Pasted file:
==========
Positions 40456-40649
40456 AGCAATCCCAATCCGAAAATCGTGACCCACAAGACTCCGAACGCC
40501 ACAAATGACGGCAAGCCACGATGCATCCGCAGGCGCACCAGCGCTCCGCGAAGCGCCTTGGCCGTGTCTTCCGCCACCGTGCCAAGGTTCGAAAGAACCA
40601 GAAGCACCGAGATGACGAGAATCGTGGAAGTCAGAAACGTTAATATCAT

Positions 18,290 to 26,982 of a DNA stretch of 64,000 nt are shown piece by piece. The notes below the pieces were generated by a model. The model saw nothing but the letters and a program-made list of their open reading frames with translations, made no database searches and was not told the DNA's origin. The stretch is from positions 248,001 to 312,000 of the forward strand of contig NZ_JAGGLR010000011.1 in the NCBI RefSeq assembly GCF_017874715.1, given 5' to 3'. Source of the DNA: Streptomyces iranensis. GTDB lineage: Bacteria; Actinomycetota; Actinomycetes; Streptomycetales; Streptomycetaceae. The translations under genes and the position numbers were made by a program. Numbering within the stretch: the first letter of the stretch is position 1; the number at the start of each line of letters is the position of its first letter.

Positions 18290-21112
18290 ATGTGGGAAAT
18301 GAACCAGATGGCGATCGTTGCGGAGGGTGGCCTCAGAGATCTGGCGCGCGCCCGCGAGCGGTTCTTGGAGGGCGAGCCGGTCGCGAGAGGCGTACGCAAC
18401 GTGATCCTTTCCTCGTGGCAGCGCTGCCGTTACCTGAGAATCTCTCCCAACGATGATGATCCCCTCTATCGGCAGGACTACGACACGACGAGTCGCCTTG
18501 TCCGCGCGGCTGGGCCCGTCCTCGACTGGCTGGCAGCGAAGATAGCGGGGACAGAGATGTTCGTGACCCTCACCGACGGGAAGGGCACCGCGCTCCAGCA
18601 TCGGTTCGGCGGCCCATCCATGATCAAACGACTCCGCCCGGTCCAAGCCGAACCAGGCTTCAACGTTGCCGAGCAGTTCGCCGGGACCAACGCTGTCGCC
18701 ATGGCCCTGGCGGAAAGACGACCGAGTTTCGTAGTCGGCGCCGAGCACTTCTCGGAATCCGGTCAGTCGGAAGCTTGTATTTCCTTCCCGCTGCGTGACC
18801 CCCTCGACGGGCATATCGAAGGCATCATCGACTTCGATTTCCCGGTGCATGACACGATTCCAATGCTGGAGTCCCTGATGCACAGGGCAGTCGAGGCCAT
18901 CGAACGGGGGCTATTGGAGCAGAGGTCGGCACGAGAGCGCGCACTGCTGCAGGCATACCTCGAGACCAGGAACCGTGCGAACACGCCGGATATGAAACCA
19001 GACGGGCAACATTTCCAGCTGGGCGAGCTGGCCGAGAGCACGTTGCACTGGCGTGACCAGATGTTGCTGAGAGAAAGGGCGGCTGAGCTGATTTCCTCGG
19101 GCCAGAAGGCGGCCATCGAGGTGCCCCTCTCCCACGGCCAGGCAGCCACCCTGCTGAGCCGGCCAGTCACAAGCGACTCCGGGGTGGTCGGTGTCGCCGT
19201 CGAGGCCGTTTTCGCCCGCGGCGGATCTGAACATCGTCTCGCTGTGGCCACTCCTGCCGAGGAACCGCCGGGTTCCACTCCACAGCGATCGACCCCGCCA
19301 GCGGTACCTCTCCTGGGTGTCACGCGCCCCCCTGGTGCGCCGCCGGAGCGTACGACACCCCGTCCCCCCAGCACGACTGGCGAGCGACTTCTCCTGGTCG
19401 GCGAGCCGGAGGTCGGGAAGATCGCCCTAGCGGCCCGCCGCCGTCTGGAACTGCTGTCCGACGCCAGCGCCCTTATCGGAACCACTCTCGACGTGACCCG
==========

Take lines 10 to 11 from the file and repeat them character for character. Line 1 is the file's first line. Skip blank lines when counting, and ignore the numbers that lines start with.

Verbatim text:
18501 TCCGCGCGGCTGGGCCCGTCCTCGACTGGCTGGCAGCGAAGATAGCGGGGACAGAGATGTTCGTGACCCTCACCGACGGGAAGGGCACCGCGCTCCAGCA
18601 TCGGTTCGGCGGCCCATCCATGATCAAACGACTCCGCCCGGTCCAAGCCGAACCAGGCTTCAACGTTGCCGAGCAGTTCGCCGGGACCAACGCTGTCGCC